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Drugs and Medications for Osteoporosis

Osteoporosis Medications to Slow Bone Loss or Build More Bone

This information is about osteoporosis drugs your doctor may prescribe to prevent or slow osteoporosis and to help build or rebuild bone. These drugs work to slow the action of osteoclasts (cells that break bone down) and/or to speed up the action of osteoblasts (forms new bone). The type of drug prescribed often depends on what is causing you to lose bone mineral density.

Listed below are several osteoporosis medications:

  • Alendronate, alendronate plus Vitamin D
    • Both men and women can take it.
    • It can be used if your osteoporosis is caused by excessive corticosteroid use. (That's different from anabolic steroid use, such as what athletes do to build muscles mass. Corticosteroids are anti-inflammatories and are used to relieve pain.)
    • It slows down bone loss, thereby improving bone mineral density (BMD) and decreasing the risk of fractures in your spine, hip, and other bones.
  • Calcitonin

    • Only women who are at least 5 years past menopause can take it.
    • It will slow down your rate of bone loss and build BMD specifically in the spine.
  • Denosumab

    • This is used in post-menopausal women who are at high risk of fracture.
    • You should not use denosumab if you have low levels of calcium in your blood; this is called hypocalcemia.
    • This is given as an injection, and it's typically given every 6 months.  Your doctor will explain the specifics to you.
  • Estrogen or hormone replacement therapy

    • This used to be the only FDA-approved way to treat osteoporosis, but that was in the late 1990s. Now, concerns about related risks of breast cancer, strokes, heart attacks, and blood clots mean that estrogen therapy isn't used as much. Your doctor will probably recommend a very low dosage or a very short amount of time.
  • Ibandronate

    • Only women can take this.
    • It slows down bone loss, thereby improving BMD and decreasing the risk of fractures in your spine, hip, and other bones.
  • Raloxifene

    • Only women can take this.
    • It specifically works to lower your risk of a spinal fracture as it increases bone density. As a bonus, it can also lower your risk for breast cancer (if you're a post-menopausal woman). However, as a side effect, it can cause hot flashes.
  • Risedronate, risedronate with calcium

    • Both women and men can take it.
    • It can be used if your osteoporosis is caused by excessive corticosteroid use. (That's different from anabolic steroid use, such as what athletes do to build muscles mass. Corticosteroids are anti-inflammatories and are used to relieve pain.)
    • It slows down bone loss, thereby improving bone mineral density and decreasing the risk of fractures in your spine, hip, and other bones.
  • Teriparatide, parathyroid hormone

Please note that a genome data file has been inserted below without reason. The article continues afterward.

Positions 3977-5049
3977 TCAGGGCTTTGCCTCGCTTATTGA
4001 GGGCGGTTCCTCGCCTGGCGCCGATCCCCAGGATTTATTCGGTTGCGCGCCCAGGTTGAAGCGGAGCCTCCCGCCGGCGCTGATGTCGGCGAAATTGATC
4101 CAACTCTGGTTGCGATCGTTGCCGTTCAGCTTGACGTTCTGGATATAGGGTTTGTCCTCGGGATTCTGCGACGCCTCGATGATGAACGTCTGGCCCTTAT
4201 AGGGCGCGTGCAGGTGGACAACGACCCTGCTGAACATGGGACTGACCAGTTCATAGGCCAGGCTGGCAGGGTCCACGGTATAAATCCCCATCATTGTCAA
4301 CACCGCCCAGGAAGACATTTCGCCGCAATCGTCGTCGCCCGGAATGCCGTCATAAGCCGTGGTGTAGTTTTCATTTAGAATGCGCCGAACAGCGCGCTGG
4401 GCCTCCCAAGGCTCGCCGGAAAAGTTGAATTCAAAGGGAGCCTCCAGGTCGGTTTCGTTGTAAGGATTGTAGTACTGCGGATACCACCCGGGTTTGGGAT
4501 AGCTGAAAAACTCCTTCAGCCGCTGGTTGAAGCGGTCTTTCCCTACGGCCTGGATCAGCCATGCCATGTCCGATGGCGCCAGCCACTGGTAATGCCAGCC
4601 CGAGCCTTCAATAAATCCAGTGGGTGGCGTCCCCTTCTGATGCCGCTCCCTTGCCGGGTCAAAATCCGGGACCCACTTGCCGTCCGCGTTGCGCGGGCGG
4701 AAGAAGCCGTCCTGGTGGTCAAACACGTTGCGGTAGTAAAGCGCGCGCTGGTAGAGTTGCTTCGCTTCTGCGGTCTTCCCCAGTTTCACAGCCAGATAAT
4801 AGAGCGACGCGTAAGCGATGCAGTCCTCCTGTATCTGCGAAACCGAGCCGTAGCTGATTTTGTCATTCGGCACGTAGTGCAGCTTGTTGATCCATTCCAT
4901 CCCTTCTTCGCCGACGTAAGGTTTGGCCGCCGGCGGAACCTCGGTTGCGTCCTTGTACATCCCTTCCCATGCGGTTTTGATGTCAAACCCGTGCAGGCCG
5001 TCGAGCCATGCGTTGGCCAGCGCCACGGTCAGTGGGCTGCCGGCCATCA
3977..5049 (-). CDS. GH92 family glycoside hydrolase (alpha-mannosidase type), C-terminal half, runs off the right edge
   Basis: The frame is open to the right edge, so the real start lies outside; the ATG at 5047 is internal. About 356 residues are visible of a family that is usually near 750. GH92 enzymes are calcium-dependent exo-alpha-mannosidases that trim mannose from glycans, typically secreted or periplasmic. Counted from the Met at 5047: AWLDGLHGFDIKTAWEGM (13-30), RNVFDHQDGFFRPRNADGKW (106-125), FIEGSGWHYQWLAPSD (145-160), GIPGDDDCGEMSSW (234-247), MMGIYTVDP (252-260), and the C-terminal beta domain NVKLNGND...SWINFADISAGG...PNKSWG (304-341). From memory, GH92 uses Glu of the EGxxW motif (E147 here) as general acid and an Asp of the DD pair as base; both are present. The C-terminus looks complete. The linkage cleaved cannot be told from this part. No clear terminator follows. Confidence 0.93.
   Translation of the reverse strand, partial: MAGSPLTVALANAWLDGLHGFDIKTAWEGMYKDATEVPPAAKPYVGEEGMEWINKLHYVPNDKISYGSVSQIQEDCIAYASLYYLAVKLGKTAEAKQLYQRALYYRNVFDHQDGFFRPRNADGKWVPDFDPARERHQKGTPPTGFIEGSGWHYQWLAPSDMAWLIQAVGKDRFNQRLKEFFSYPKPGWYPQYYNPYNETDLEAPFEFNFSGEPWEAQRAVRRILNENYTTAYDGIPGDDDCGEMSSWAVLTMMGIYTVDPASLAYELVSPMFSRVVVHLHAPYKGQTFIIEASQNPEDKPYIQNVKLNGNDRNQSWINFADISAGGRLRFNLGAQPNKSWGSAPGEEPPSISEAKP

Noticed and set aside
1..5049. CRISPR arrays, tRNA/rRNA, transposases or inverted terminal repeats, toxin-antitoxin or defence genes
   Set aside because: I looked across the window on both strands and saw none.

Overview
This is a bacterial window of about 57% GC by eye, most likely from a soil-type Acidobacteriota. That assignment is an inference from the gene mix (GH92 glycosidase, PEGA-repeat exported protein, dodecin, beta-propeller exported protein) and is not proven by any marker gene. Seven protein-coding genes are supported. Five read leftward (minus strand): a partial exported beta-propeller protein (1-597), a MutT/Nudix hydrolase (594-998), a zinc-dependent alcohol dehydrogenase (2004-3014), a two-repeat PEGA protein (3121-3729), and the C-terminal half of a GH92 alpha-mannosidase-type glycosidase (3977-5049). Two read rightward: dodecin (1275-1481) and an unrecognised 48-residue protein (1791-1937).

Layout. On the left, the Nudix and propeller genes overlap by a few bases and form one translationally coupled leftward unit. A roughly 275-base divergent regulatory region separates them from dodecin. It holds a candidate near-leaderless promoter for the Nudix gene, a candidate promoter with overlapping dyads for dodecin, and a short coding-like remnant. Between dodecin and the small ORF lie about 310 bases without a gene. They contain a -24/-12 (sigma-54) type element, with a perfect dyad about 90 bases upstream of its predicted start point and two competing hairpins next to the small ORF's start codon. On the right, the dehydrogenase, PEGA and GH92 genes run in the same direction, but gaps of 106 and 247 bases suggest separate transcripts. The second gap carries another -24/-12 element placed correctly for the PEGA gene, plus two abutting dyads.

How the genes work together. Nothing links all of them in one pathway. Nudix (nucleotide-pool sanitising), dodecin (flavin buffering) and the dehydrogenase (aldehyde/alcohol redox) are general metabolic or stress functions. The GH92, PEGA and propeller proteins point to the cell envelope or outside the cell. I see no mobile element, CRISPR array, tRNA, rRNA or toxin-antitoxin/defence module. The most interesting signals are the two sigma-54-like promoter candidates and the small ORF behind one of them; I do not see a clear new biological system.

• Both women and men can take it.
    • It's the only medication listed here that actually increases your bone formation by stimulating the bone-forming cells to produce more bone. 
  • Zoledronic acid
    • Only women can take this.
    • It slows down bone loss, thereby improving BMD and decreasing the risk of fractures in your spine, hip, and other bones. 

Drugs and Medications after a Spinal Fracture
Spinal fractures can be very painful—or maybe you won't feel pain at all. It all depends on what vertebra breaks and how it affects the rest of the spine. For example, the broken vertebra could pinch a nerve, causing you a lot of pain.

How much pain you have influences what drugs or medications you take. To deal with pain immediately following a fracture, you could try an over-the-counter medication:

  • Acetaminophen: Tylenol is the brand name of acetaminophen, a type of medication that has proven to be a good pain reliever. Your doctor may call this an analgesic, but most of us refer to acetaminophen medications as painkillers. They don't help reduce inflammation, though.
  • Over-the-counter NSAIDs (non-steroidal anti-inflammatory drugs): These will help reduce swelling (or inflammation) while relieving your pain; that's how NSAIDs differ from acetaminophen. If an over-the-counter NSAID is an option for you, you have plenty to choose from. You can use ibuprofen (Advil), naproxen (Aleve), or aspirin.

If you still have pain, your doctor may prescribe an NSAID, something stronger than what you can get over-the-counter.

A spinal fracture may also cause muscle spasms as your muscles have to work harder to support your spine while it heals. For that, your doctor may prescribe a muscle relaxant.

As with any drug or medication, please talk to a trusted medical professional before trying anything. You need to take into consideration your other medications and possible complications.

Updated on: 02/24/14
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